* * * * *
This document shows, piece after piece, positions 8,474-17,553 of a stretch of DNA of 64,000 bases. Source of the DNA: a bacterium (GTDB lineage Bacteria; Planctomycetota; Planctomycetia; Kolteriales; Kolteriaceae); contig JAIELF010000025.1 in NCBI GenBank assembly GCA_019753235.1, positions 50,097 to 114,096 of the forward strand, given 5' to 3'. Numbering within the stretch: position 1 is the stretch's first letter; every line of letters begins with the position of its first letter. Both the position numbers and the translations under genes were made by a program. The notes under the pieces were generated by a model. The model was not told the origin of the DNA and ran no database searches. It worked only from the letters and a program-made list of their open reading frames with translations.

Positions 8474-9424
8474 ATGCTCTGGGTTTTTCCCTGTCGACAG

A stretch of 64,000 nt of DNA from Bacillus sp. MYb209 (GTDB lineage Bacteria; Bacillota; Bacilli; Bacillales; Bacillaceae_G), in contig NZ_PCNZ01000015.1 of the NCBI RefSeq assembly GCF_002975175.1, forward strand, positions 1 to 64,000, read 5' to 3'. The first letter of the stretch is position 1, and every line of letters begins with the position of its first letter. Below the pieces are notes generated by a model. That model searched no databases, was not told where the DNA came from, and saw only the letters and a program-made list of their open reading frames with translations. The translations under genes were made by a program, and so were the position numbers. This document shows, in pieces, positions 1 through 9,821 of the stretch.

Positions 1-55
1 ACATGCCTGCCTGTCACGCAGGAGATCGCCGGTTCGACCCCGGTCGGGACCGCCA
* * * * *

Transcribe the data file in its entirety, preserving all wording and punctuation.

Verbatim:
This document shows, piece after piece, positions 8,474-17,553 of a stretch of DNA of 64,000 bases. Source of the DNA: a bacterium (GTDB lineage Bacteria; Planctomycetota; Planctomycetia; Kolteriales; Kolteriaceae); contig JAIELF010000025.1 in NCBI GenBank assembly GCA_019753235.1, positions 50,097 to 114,096 of the forward strand, given 5' to 3'. Numbering within the stretch: position 1 is the stretch's first letter; every line of letters begins with the position of its first letter. Both the position numbers and the translations under genes were made by a program. The notes under the pieces were generated by a model. The model was not told the origin of the DNA and ran no database searches. It worked only from the letters and a program-made list of their open reading frames with translations.

Positions 8474-9424
8474 ATGCTCTGGGTTTTTCCCTGTCGACAG

A stretch of 64,000 nt of DNA from Bacillus sp. MYb209 (GTDB lineage Bacteria; Bacillota; Bacilli; Bacillales; Bacillaceae_G), in contig NZ_PCNZ01000015.1 of the NCBI RefSeq assembly GCF_002975175.1, forward strand, positions 1 to 64,000, read 5' to 3'. The first letter of the stretch is position 1, and every line of letters begins with the position of its first letter. Below the pieces are notes generated by a model. That model searched no databases, was not told where the DNA came from, and saw only the letters and a program-made list of their open reading frames with translations. The translations under genes were made by a program, and so were the position numbers. This document shows, in pieces, positions 1 through 9,821 of the stretch.

Positions 1-55
1 ACATGCCTGCCTGTCACGCAGGAGATCGCCGGTTCGACCCCGGTCGGGACCGCCA